Recent results are very promising when PRP injections are combined with the highest quality hyaluronic acid and correct rehabilitation in helping the patient return back to best full function, and more recent randomised control trials are showing an improved return to sports for patients who have chronic and moderate tissue damage. (see articles below).



Q. When should anyone consider PRP injections for their injury?

A. Platelet-rich plasma (PRP) uses a patient’s own concentrated platelets to facilitate the healing cascade. The goal is not only to relieve symptoms but to create actual healing and repair. So when a patient has tried conservative therapies, such as rest, stretching or physical therapy, and has made little progress, they might consider PRP injections. In many cases, PRP can reduce the need for medication and/or surgery.


Q. Which areas of the body does PRP therapy work the best on?

A. It is used to treat tendon, ligament, cartilage and bone injuries, as well as arthritis.  PRP is used in shoulder injury and tendinitis, degenerative joint disease (arthritis) of the shoulder, knees, hips, tennis elbow, plantar fasciitis, Achilles tendinitis, and ankle ligament injuries. Recent evidence even shows significant success in the treatment of low back pain. PRP is frequently used in sports medicine and has a very good safety profile.


Q. Does the patient have to be healthy in order for the therapy to be effective?

A. We want to avoid PRP treatment if there is a fever or general signs of infection.  We also avoid PRP in patients on blood thinners, and certain cancers.


Q. Could PRP injections cause any harm to a patient?

A. As PRP is obtained from a patient’s own blood, the risk of reaction is low. As with any injection, there is a small risk of injury to any structures in the area as well as a very small risk of infection. 


Q. How many doses would a patient need?

A. It may be recommended to have a single injection or a series of injections based on the injury being treated and a patient’s initial response to the rehabilitation therapy.  Typically, patients respond well after two injections. Some patients experience mild pain and irritation of the area for a couple of days following the injection.  We may ask patients to limit motion or weight-bearing activity immediately following the injection. Three to seven days after the injection, patients return to normal physical activities and are encouraged to continue with physical therapy.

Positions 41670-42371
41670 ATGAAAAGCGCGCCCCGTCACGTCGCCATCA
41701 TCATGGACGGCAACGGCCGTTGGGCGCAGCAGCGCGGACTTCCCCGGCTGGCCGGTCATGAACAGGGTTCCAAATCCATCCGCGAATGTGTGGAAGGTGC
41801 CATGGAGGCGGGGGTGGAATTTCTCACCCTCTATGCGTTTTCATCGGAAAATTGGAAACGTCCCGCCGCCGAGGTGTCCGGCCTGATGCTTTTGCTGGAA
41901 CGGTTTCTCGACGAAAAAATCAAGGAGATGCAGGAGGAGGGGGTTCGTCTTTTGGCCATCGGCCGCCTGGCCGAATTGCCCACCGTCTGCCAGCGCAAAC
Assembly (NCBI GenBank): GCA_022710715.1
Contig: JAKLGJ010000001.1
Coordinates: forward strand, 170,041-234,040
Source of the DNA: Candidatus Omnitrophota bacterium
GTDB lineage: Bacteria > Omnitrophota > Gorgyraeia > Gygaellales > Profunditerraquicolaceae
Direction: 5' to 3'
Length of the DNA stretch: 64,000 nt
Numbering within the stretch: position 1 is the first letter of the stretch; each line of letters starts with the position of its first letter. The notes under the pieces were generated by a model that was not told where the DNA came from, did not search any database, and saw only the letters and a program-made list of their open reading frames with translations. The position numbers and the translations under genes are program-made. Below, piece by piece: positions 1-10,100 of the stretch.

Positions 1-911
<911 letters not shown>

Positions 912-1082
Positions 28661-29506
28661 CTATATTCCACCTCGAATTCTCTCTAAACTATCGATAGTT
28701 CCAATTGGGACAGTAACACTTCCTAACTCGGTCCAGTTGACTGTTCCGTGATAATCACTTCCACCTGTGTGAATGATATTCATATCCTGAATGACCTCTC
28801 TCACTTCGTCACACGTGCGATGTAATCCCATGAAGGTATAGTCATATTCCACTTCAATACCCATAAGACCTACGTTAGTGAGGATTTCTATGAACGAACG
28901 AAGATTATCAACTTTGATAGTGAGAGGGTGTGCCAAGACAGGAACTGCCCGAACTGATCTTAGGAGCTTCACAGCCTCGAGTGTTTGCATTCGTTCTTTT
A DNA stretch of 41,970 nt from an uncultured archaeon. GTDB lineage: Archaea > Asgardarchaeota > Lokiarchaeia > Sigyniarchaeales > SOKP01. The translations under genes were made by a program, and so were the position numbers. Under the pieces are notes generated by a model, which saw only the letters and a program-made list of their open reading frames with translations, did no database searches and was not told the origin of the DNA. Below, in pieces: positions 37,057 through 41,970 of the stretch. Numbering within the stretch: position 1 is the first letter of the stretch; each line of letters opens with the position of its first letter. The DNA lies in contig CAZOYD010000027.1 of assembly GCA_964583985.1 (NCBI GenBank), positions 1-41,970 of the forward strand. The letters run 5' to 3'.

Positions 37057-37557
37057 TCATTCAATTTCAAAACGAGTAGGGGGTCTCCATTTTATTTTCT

Q. What are the costs for PRP therapy and can insurance cover for it?

A. Some major insurance companies do cover your PRP treatment. In certain circumstances, such as Worker's Compensation and motor vehicle accidents, PRP may be covered if prior approval is obtained. Generally speaking, the average hospital treatment cost per joint is between £200-500, which includes follow-up and any necessary bracing, however, we will do them out of the office at £180.00.


Q. How can a patient reach you and get started with PRP therapy?

A. Dynamic Regenerative Medicine offer PRP injections: Henley In Arden & Birmingham

Rossi et al. Does platelet-rich plasma decrease time to return to sports in acute muscle tear? A randomized controlled trial. Knee Surg Sports Traumatol Arthrosc. 2016 Apr 16.


Raeissadat et al. Knee Osteoarthritis Injection Choices: Platelet- Rich Plasma (PRP) Versus Hyaluronic Acid (A one-year randomized clinical trial).Clin Med Insights Arthritis Musculoskelet Disord. 2015 Jan 7;8:1-8. doi: 10.4137/CMAMD.S17894. eCollection 2015.


Kavadar G et al. Effectiveness of platelet-rich plasma in the treatment of moderate knee osteoarthritis: a randomized prospective study. J Phys Ther Sci. 2015 Dec;27(12):3863-7. doi: 10.1589/jpts.27.3863. Epub 2015 Dec 28.


Thompson et al. Understanding Mechanobiology: Physical Therapists as a Force in Mechanotherapy and Musculoskeletal Regenerative Rehabilitation. Physical Therapy April 2016, Vol 96, No.4 pp 560-569.


Mayo Clinic Center for Regenerative Medicine:

For further information please contact us on 01564 330773 or alternatively email us at